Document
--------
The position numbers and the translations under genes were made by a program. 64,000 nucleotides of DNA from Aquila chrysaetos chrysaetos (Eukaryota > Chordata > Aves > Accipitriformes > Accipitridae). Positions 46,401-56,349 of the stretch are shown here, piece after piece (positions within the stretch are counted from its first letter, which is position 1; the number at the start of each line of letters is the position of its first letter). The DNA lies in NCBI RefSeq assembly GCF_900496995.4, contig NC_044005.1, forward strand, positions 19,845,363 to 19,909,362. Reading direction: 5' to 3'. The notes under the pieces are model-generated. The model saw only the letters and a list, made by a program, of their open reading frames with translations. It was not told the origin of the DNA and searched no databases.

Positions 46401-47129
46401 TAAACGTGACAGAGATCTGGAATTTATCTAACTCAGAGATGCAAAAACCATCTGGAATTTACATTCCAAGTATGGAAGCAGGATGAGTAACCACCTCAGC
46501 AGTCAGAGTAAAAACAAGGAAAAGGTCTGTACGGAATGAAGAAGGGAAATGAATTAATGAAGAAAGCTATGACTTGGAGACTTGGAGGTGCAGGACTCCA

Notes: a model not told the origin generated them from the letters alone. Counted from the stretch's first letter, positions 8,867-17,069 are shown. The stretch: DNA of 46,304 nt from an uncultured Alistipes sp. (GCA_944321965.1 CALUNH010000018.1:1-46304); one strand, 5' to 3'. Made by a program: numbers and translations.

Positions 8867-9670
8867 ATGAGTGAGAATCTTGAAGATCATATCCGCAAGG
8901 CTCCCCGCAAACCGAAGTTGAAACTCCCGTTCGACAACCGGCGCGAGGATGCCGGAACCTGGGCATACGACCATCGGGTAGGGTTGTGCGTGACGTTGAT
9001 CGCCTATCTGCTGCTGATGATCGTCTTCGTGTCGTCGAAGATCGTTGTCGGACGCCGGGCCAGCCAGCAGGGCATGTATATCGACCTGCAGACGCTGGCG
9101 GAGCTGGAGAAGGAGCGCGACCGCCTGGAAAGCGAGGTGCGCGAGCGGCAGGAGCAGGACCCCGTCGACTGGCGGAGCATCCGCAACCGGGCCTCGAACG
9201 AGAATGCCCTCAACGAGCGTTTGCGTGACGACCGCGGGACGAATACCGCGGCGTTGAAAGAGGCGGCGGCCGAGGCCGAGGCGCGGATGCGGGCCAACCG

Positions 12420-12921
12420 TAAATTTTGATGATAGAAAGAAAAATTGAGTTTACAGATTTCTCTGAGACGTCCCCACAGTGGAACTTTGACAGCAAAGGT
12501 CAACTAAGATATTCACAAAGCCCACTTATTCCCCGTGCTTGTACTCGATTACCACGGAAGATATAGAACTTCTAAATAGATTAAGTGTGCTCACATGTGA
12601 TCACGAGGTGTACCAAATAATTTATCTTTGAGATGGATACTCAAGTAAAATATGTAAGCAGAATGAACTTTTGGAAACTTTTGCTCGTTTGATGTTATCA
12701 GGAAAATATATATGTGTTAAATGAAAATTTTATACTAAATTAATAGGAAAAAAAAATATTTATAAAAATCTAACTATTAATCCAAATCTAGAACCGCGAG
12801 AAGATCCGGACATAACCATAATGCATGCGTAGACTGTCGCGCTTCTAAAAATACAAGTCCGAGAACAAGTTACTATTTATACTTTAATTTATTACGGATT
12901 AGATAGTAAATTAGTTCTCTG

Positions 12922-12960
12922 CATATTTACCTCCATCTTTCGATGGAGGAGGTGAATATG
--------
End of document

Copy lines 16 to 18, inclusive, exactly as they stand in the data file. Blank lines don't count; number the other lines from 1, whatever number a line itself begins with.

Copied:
12701 GGAAAATATATATGTGTTAAATGAAAATTTTATACTAAATTAATAGGAAAAAAAAATATTTATAAAAATCTAACTATTAATCCAAATCTAGAACCGCGAG
12801 AAGATCCGGACATAACCATAATGCATGCGTAGACTGTCGCGCTTCTAAAAATACAAGTCCGAGAACAAGTTACTATTTATACTTTAATTTATTACGGATT
12901 AGATAGTAAATTAGTTCTCTG